This Mom Doesn’t Want The Summer to End
Most moms I know are counting down to the start of the new school year. I even know a group of moms who are planning a celebratory happy hour for the first day of school.
I actually prefer the lazy summer months when things slow down even if it means extra dishes in the sink, extra kids running around the house and extra screen time for my daughter. I’ll take the slower pace of summer over the hectic, project-cluttered, homework-focused, sports-driven school year.
Summer, in my mind, is not just time off for my kid but also time off for me as a stressed out mom. In the summer, I don’t have to nag my daughter to do her homework or go to bed a reasonable time. I don’t have to schedule my weekends around my daughter’s basketball or lacrosse games and, during the week, I don’t have worry about getting dinner on the table by 5 pm so she can get to practice.
In the summer everyone gets to sleep in a little bit later in the morning so staying up an extra hour to watch a movie or go to a baseball game isn’t going to ruin the week like it would during the school year. And, even though my daughter goes to camp most weeks, it doesn’t start until 9:30 a.m. (unlike middle school which begins at 7:30 a.m.) so mornings are a bit more relaxed for all of us but especially for me. Before we even leave for camp, I can usually take a 40-minute walk, shower, eat breakfast and have that first cup of coffee.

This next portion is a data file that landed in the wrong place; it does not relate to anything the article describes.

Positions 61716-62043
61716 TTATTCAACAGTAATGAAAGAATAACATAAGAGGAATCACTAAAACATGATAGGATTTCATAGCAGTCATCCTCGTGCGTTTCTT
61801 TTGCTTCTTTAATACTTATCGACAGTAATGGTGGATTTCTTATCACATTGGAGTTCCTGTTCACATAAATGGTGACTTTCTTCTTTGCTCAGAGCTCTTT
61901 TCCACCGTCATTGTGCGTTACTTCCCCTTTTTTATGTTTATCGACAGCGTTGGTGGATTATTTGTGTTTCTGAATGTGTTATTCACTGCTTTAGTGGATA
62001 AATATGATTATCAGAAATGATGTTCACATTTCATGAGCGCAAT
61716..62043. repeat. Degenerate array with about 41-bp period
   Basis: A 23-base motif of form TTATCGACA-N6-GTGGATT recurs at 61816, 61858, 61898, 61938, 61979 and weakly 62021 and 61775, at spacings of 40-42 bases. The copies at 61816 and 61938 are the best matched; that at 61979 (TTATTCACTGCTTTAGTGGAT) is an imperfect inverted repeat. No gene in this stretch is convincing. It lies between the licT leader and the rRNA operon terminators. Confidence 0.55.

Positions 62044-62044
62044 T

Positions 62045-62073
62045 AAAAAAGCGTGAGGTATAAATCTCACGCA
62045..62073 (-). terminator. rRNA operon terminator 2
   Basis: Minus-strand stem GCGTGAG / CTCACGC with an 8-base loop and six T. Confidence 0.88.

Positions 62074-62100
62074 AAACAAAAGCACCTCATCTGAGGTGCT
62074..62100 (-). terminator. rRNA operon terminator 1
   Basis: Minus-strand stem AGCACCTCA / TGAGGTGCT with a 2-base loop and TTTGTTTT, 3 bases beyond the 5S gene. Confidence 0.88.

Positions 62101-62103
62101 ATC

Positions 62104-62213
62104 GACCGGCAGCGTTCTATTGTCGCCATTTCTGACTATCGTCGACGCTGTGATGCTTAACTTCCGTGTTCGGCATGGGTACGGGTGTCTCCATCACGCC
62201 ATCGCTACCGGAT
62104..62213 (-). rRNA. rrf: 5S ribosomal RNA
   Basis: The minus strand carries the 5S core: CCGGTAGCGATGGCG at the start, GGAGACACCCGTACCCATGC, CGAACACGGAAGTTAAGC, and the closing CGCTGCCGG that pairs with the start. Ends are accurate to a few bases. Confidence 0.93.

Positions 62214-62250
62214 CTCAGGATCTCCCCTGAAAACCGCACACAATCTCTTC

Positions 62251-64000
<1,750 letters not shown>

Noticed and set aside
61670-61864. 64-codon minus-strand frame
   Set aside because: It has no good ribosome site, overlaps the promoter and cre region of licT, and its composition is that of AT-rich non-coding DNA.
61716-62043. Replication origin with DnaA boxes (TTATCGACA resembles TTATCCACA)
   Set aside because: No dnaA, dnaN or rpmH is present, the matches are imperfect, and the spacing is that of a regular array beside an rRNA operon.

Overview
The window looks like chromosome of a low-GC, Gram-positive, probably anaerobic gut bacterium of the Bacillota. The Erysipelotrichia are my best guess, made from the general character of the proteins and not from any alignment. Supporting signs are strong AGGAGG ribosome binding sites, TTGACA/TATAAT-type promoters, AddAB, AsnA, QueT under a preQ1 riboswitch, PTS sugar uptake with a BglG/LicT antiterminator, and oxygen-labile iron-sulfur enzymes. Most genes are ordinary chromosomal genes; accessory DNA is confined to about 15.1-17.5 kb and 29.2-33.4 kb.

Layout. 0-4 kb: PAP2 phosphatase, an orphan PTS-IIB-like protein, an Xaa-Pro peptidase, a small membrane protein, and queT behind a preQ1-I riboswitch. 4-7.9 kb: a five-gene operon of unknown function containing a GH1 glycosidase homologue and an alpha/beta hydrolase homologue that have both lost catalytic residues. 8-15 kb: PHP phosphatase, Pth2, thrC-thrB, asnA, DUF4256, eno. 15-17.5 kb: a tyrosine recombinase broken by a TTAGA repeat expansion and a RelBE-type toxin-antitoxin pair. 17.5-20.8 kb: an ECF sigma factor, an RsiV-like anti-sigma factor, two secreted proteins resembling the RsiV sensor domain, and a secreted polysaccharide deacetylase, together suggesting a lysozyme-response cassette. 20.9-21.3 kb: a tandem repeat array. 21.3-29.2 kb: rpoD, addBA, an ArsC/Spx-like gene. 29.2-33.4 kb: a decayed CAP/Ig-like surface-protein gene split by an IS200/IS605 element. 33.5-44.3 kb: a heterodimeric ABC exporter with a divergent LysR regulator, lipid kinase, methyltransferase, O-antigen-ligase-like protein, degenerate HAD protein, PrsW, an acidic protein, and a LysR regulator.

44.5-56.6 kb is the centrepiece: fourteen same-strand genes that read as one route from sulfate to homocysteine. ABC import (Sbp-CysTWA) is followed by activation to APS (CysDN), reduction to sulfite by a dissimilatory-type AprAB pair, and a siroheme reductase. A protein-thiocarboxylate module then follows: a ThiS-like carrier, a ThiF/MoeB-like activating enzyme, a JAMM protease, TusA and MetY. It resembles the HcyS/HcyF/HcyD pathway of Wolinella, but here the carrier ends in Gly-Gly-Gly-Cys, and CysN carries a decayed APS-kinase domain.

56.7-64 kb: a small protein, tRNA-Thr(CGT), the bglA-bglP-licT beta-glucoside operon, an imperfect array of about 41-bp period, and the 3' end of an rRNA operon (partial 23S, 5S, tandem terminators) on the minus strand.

During the summer, parenting doesn’t feel like a constant battle.
Granted, I am lucky because I have really good kid. But even though she is an honors student, she is not always motivated to do her homework or work on her school projects without my constant nudging and the occasional threat that there will be no screen time or time with friends until she finishes her homework or project.
This is how a typical conversation about homework will go.
Me: “Do you have any homework?”
My daughter: “Yeah, but it’s easy and it’s due Friday.”
Me: “Maybe you should at least start it today because you have lacrosse practice tomorrow.”
My daughter: “I have three days. I’ll start it tomorrow before practice.”
And for the next three nights, I will nag her to do her homework until it’s actually completed, and along the way my daughter will discover that the assignment is more complicated than she expected and requires more work than she realized. I hate hearing myself ask about homework night after night, and if I’m honest about it, I just want her to finish it so I don’t have think about it anymore.
My daughter also isn’t always interested in putting in the time to practice sports or her music on her own regardless of whether it is playing the drums, hitting lacrosse balls against the wall or running that daily mile her coach wants her to run without me reminding her about her commitment to her band mates, team mates and coach/band teacher, not to mention how important these activities are for her college application.
During the school year, I get tired of being the one who constantly nags, nudges, and cajoles, and occasionally finds themselves yelling because a science project is due the next morning and I only found out about it at 6 pm the night before and now I need to run out and get supplies while my daughter is at basketball practice so that when she gets home from practice she can create a 3-D diagram of an erupting volcano.
That would never happen over the summer. In the summer, the only question I hear myself asking her repeatedly is, “Did you put on sunblock?”